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Brand safety has been an issue since the beginning of the internet. However in the past several years it has gained more importance and urgency, with incidents and advertiser concerns growing.
A new study from brand safety platform CHEQ, media agency IPG Mediabrands and automaker BMW aimed to quantify the risk to brands that appear next to “unsafe” content. In short, the study found being associated with unsafe content had a significant, negative impact on brand perceptions, consumer trust and intent to buy.
Not just a survey. The study’s methodology makes makes its findings more credible than if were simply the product an abstract survey of consumer sentiment. There was an initial screening survey, then participants were exposed to ads beside negative or unsafe content. Then there was a follow-up survey to measure brand sentiment:
The full process is described as follows: “We displayed 4 different types of content alongside the ads ranging from safe to generally unsafe, brand averse and vertical averse . . . We displayed BMW and Hulu brand video ads to the test group, while the control group was shown various PSA ads. . . We displayed the content on both desktop and mobile to make sure we captured and reflected consumers’ genuine ad viewing experience.”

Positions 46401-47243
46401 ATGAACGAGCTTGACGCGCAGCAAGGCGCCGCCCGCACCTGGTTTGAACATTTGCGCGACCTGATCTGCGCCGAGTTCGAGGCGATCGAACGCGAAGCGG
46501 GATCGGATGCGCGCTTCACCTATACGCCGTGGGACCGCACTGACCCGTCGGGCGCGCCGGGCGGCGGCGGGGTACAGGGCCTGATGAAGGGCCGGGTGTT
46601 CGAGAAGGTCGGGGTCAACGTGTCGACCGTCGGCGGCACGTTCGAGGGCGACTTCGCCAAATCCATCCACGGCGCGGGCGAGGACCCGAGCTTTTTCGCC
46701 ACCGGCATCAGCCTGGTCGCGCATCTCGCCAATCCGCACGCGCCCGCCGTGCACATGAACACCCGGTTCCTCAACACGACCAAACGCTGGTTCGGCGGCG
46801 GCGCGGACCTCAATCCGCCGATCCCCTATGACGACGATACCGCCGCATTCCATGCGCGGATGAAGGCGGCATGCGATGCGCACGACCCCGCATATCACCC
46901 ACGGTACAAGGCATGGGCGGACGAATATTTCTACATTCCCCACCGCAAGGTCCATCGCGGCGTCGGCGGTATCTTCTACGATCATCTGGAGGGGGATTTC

Consumer sentiment declines across the board. The results confirm brand marketers’ fears. Below are some of the summary findings:
- Consumer perception of brand quality declines by 7X vs. the control group not exposed to the unsafe content
- There’s a 2X decline in purchase intent for those exposed
- Consumers are 50 percent less likely to recommend the brand
- Consumers are 2.8X less interested in associating themselves with the brand
- Consumers are 3X more likely to believe that the brand isn’t “in the know”
There are additional findings in the report, consistent with these negative perceptions and sentiment. For example, many of the study participants assumed the placement of the brand ads near negative or unsafe content was intentional. They also view these ads as an “endorsement” of the unsafe content.
Perhaps more troubling for advertisers is the finding that “content that clashes with the brand,” but isn’t inherently offensive or unsafe (e.g., the two lower examples in the graphic above) still causes problems. Measures of brand empathy, reputation, quality and trust all suffered in those circumstances as well.
Why it matters to brands. While platform algorithms and AI technology can screen for certain types of unsafe content — to minimize (but probably not eliminate) negative or unsafe placements — it’s much more challenging to control for the latter scenario: otherwise safe content that “clashes with the brand.” This appears to be a far more nuanced problem that machines alone probably cannot solve.
As the report ominously concludes, “Once the consumer has viewed ads alongside unsafe content, the damage to the brand is already done.”
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